Specifically, from the examples in Section 6, we have seen that the log ratio of entropy powers can be interpreted as a possibly more sensitive indicator of the match produced as the model order is increased in comparison to the straightforward MSPE. Since for the patient identification task, the prediction error power improved recognition performance, folding in the change in mutual information as from Equation (40) may supply a further improvement in performance.
8.2. EEG Classification
Autoregressive models have been used in a variety of EEG signal processing applications. One such application is the classification of an EEG to determine if a patient has sufficient anethesia for deep surgery . The approach in  is to develop order AR models, denoted as from EEG signals taken from other patients that are labeled as being in some state (inadequate anethesia, sufficient anethesia), which are then used as templates representing the different states of anethesia. The challenge is that while the template EEGs are labeled as being in one of two classes, the interpatient variability is high, so a statistical comparison of the input EEG is needed to see which template it is closest to.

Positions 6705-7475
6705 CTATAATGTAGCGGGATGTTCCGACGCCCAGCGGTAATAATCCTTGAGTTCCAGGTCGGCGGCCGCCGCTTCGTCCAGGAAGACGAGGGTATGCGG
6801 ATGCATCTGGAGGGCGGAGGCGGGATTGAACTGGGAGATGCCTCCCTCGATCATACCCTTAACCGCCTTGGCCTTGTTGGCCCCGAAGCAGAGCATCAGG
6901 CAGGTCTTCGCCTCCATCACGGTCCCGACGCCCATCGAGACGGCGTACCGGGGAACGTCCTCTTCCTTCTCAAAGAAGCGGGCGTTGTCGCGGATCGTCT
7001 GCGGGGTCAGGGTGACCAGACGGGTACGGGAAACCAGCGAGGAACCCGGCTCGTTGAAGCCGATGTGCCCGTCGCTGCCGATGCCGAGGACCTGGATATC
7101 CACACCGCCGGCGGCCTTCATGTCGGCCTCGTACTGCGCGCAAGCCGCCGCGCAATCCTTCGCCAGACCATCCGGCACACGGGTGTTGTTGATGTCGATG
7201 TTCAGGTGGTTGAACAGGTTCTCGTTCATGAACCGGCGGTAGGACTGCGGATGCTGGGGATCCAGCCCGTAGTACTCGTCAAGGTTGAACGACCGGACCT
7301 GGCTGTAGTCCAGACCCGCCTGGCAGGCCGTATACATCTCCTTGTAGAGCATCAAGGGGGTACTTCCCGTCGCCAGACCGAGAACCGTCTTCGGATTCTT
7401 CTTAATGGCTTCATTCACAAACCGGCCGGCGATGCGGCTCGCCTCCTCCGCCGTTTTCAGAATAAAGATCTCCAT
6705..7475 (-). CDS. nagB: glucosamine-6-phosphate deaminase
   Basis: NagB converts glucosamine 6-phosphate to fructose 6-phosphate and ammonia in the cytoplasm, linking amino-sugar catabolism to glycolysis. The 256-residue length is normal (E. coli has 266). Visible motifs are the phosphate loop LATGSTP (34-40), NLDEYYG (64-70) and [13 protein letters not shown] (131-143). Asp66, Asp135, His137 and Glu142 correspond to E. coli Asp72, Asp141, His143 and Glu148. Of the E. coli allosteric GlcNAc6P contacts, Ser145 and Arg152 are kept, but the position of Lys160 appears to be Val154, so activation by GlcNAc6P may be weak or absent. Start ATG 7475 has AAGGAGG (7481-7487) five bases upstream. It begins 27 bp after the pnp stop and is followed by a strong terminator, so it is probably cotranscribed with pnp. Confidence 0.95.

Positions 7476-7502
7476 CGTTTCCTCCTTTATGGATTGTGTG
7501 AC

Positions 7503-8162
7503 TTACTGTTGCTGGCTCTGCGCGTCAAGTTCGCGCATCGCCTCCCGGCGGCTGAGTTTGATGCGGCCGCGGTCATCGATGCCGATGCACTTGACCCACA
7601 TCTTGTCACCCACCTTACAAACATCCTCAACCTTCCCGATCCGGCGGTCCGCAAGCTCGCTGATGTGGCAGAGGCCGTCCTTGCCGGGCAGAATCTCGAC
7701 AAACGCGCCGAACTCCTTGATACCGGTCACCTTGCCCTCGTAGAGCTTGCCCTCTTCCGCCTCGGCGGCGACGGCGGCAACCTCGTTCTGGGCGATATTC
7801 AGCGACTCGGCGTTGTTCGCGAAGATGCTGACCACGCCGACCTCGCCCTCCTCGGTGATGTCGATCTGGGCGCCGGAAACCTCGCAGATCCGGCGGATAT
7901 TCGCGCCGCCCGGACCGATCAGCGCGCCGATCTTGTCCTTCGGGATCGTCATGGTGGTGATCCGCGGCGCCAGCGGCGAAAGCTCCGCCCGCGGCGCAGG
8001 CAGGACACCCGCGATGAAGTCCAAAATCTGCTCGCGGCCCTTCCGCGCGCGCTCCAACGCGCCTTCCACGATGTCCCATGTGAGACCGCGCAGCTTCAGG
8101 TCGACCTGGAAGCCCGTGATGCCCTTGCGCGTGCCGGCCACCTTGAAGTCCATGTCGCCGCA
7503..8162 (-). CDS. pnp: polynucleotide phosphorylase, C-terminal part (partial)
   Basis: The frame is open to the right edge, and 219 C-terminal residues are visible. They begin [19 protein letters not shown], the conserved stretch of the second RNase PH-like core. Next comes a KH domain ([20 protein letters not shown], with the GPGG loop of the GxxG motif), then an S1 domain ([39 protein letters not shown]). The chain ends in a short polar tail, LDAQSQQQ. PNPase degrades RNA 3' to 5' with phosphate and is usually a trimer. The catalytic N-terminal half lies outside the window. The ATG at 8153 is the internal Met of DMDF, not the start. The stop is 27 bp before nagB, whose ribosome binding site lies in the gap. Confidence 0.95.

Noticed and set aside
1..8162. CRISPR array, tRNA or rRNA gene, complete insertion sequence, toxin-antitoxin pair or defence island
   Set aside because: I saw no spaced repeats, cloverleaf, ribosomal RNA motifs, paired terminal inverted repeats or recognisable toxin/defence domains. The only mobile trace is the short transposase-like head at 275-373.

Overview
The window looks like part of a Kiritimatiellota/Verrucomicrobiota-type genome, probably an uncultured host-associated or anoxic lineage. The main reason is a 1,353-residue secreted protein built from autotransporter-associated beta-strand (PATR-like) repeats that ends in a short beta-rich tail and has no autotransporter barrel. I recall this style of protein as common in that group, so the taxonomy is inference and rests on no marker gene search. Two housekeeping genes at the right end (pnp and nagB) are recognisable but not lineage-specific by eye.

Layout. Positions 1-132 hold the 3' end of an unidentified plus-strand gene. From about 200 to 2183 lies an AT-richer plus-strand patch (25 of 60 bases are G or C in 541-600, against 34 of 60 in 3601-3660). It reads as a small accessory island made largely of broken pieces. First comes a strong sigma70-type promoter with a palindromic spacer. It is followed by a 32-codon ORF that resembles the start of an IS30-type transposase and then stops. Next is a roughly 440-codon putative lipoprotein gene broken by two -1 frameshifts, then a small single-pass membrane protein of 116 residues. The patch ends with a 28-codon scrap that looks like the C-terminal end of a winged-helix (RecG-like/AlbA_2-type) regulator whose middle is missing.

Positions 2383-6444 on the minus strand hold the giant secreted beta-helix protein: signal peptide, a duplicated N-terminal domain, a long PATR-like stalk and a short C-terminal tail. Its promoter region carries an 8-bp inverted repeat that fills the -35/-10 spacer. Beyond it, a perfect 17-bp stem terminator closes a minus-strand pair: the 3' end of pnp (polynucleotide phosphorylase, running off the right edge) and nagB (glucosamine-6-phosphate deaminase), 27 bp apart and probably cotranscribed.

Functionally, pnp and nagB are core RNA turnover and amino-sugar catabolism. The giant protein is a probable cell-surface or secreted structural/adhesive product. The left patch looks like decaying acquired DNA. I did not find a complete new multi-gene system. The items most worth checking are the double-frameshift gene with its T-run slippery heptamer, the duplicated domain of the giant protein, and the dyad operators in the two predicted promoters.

To accomplish this, the input EEG is passed through the prediction error filters formed from all of the order AR models, with the output of each filter producing a prediction error that is the result of predicting the input EEG with the AR coefficients determined from each labeled template. Each template covariance matrix and its’ corresponding MMSPE are fed to a Gaussian assumption Karhunen-Loeve Nearest Neighbor (KL-NN) rule to select the correct classification.